I have drawing on Stonehenge paper, which I find so responsive (http://www.legionpaper.com/) and the white of the paper came again to the fore. It is fascinating how the white of the surface on which one is painting or drawing suddenly takes on its own life and begins to dictate.
Initially there can be the white paper fright - rare, I have to admit, but it happens. This is when one is totally intimidated by that pristine white surface facing one on the drawing board. It is so pure, so virgin, so unsullied. Where on earth does one start? And CAN one even start sensibly? But then that stage passes, usually pretty quickly because one is already all involved with the project already and anxious to move ahead.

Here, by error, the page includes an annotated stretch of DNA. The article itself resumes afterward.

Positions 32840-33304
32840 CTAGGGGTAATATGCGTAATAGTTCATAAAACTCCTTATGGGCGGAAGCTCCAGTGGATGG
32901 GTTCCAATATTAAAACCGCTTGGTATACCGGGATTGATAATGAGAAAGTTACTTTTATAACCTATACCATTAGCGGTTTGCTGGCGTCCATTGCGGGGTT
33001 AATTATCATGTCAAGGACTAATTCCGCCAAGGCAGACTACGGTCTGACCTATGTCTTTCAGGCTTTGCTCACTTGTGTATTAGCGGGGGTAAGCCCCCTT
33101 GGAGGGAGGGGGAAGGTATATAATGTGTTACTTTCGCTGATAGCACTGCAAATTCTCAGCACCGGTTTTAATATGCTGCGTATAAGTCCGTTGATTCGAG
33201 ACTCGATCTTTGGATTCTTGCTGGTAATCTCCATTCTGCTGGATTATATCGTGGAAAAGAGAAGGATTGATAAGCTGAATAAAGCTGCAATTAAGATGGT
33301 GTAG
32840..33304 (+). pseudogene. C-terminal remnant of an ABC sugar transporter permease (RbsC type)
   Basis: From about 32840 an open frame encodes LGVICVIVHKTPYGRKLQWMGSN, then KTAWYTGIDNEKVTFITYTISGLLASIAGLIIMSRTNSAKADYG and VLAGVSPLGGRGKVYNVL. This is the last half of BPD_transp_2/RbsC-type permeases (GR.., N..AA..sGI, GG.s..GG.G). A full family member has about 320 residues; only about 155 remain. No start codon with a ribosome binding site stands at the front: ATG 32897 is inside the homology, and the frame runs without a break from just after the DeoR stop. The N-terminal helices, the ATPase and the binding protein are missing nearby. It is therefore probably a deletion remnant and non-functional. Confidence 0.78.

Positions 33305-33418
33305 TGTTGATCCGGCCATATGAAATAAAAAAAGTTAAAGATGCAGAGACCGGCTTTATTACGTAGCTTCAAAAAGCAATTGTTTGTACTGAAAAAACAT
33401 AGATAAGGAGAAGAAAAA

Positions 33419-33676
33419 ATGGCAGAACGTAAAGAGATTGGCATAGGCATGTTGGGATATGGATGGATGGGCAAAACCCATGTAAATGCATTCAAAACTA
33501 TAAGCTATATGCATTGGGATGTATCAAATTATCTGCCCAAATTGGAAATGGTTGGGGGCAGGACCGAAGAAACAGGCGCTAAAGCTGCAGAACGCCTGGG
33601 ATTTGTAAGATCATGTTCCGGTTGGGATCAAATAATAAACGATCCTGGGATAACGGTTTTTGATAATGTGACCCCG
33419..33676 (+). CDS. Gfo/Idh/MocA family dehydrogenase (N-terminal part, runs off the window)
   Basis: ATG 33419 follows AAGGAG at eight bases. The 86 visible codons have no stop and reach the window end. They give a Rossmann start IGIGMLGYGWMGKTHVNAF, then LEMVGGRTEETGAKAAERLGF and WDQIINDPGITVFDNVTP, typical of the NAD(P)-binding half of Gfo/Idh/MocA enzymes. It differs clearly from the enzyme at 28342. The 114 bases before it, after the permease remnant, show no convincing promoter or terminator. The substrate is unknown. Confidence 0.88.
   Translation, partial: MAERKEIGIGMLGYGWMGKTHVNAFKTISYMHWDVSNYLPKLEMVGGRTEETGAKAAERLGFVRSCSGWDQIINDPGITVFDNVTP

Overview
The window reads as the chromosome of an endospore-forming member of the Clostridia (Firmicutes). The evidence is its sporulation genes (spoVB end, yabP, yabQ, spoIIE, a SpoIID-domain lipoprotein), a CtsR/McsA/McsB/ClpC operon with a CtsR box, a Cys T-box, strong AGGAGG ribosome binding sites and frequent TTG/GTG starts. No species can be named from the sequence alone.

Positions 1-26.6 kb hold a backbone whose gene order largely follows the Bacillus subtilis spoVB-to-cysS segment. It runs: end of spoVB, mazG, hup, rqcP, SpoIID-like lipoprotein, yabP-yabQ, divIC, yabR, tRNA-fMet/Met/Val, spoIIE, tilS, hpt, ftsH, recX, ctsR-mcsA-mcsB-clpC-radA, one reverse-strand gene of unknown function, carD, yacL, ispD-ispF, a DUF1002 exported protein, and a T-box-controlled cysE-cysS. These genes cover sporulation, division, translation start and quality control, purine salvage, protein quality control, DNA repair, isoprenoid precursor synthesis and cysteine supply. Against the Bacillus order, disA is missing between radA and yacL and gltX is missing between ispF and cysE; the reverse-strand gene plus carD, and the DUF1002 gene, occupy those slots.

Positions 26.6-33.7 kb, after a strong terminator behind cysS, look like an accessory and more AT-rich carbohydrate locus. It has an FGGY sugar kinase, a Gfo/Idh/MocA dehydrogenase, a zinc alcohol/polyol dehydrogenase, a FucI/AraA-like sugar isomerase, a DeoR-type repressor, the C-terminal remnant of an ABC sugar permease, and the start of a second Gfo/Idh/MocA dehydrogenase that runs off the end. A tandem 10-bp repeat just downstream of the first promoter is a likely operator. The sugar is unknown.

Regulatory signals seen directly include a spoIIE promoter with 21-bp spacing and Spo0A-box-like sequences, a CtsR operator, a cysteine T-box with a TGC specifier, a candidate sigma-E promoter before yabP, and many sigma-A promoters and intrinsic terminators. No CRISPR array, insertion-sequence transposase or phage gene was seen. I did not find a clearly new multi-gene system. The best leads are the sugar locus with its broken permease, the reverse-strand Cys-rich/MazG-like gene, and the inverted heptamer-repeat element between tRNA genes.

Once into the work, the decisions as to where to leave the white of the surface, or even if to do so, become more interesting. And the paper itself begins to talk and dictate. White is a powerful colour; it is not just the negative part where one has not put colour. It can hold its own against all comers, and can even dominate too much unless care is taken. And, of course, it does not have to be pure white - I draw on cream papers where the same situation pertains. Since, ideally, I try to adhere to the concept of "less is more", that plays hugely into the role that white can play, particularly in a drawing. It is all a balancing act, where a sense of composition becomes important. And of course, it becomes fun and interesting, because you never know if you or the white of the paper is going to "win".
I think every artist should cultivate their own personal relationship with that powerful player, Lady White, because it can lead to endlessly rewarding dialogues and good art.
The Three Feathers